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Tuesday, September 22, 2015


(Review from the Hilton Arts Festival from Keith Millar)

Saturday was a cold, wet day at the Hilton Arts Festival. So there could be few better ways to warm the soul than to listen to some exquisite piano music played with inspiration and precision by one of South Africa’s most prolific and versatile concert pianists, Christopher Duigan.

Despite the inclement weather, Duigan attracted a reasonable crowd to his Music Revival concert at the Hilton College Chapel. While this venue can be a little uncomfortable with its side-on seating it is, with its reverberant stone walls and high vaulted ceiling, acoustically very pleasing.

Duigan delivered a varied programme which was much to the liking of the audience.

He started with a selection of three of the over-500 Sonatas composed by Italian master Domenico Scarlatti. These proved to be full of vigour and animation as Duigan showed remarkable finger dexterity despite the chill in the air.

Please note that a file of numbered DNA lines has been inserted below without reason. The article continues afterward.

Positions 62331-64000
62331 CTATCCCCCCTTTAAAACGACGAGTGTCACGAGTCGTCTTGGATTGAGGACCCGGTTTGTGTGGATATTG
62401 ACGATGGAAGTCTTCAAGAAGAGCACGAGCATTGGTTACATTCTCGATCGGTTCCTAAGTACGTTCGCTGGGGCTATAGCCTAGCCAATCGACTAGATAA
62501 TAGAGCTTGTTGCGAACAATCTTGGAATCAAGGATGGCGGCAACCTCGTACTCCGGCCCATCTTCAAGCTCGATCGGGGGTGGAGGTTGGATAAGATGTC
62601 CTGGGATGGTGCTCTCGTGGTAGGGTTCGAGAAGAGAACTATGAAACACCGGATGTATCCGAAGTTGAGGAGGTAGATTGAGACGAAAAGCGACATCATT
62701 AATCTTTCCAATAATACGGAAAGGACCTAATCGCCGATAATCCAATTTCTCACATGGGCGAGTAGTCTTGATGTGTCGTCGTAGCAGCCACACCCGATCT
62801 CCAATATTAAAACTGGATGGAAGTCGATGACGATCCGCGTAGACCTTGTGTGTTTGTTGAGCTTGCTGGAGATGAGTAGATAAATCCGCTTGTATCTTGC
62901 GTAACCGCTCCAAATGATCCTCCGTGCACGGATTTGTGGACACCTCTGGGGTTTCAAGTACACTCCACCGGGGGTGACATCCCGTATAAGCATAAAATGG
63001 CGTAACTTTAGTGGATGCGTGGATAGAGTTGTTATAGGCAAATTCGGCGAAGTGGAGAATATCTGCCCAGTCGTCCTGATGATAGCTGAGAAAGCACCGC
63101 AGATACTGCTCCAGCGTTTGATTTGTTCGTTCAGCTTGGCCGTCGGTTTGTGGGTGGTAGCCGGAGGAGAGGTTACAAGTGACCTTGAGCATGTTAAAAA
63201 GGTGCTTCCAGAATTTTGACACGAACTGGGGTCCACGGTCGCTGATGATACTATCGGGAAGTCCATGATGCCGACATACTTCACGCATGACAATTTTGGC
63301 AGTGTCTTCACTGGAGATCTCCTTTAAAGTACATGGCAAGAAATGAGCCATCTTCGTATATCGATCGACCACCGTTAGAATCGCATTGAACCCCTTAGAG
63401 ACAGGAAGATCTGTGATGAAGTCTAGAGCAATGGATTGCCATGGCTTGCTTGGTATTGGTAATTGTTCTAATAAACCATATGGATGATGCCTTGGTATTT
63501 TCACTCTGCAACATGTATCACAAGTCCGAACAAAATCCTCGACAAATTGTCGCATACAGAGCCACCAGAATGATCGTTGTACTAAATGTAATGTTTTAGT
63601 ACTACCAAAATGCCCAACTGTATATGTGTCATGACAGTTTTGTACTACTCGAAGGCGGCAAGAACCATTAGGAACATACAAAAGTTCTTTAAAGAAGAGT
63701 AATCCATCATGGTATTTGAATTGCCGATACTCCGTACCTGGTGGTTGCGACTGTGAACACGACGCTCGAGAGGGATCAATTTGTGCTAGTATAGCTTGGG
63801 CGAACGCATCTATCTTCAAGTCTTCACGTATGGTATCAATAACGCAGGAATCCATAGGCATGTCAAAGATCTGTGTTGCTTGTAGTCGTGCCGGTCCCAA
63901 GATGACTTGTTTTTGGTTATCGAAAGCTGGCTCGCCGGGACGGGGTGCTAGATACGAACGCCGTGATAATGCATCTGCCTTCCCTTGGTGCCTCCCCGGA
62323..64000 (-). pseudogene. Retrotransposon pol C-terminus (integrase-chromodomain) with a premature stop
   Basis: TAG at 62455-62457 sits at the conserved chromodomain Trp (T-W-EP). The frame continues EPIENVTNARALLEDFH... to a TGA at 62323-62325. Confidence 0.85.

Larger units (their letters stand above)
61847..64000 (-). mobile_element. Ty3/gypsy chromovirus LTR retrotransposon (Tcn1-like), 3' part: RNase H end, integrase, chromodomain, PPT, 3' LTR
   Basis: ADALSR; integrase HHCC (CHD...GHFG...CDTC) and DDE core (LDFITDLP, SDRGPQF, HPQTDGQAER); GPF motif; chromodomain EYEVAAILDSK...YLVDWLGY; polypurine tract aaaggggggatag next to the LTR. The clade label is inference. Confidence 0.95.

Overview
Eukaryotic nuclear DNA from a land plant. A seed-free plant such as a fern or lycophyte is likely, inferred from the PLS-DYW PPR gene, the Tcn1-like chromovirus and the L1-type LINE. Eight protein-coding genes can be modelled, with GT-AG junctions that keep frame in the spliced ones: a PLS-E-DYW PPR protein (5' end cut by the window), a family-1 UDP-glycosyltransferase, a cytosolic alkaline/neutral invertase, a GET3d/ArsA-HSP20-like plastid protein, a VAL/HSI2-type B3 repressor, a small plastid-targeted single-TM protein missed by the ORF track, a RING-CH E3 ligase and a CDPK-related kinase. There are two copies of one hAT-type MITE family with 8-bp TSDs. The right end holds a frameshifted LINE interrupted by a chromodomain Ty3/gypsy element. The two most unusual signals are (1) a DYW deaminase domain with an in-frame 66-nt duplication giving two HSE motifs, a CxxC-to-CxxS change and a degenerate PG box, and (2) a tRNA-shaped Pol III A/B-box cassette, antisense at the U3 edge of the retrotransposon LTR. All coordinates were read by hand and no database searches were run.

The main work on the programme was Ludwig Von Beethoven’s Piano Sonata No. 17 in D Minor, also known as The Tempest. In three movements this powerful work, like the storm it is named for, displays a variety of moods, from peace to turmoil. It is a challenging work for any pianist but Duigan was more than equal to the task and performed the intense piece with skill and aplomb.

Duigan recently returned from a trip to Eastern Europe during which he visited Warsaw, the birthplace of Frederic Chopin. Chopin is revered in this city and Duigan seems to have drawn inspiration from this as he gave a wonderfully dramatic performance of the composer’s robust Polonaise in F Sharp Minor OP. 44.

The final work on the programme was Ondine from French composer Maurice Ravel’s Gaspard de la nuit. It is based on a poem about a water nymph who sings to bystanders to seduce them into visiting her kingdom deep at the bottom of a lake.

As is usual at his Music Revival concerts, Duigan addressed the audience between items and gave them insight into the composers and their music which was to be performed.This certainly adds to the enjoyment and understanding of the concert.

In Concert with Christopher Duigan offered a first rate, and very enjoyable, start to the classical music component of this year’s Hilton Arts Festival. – Keith Millar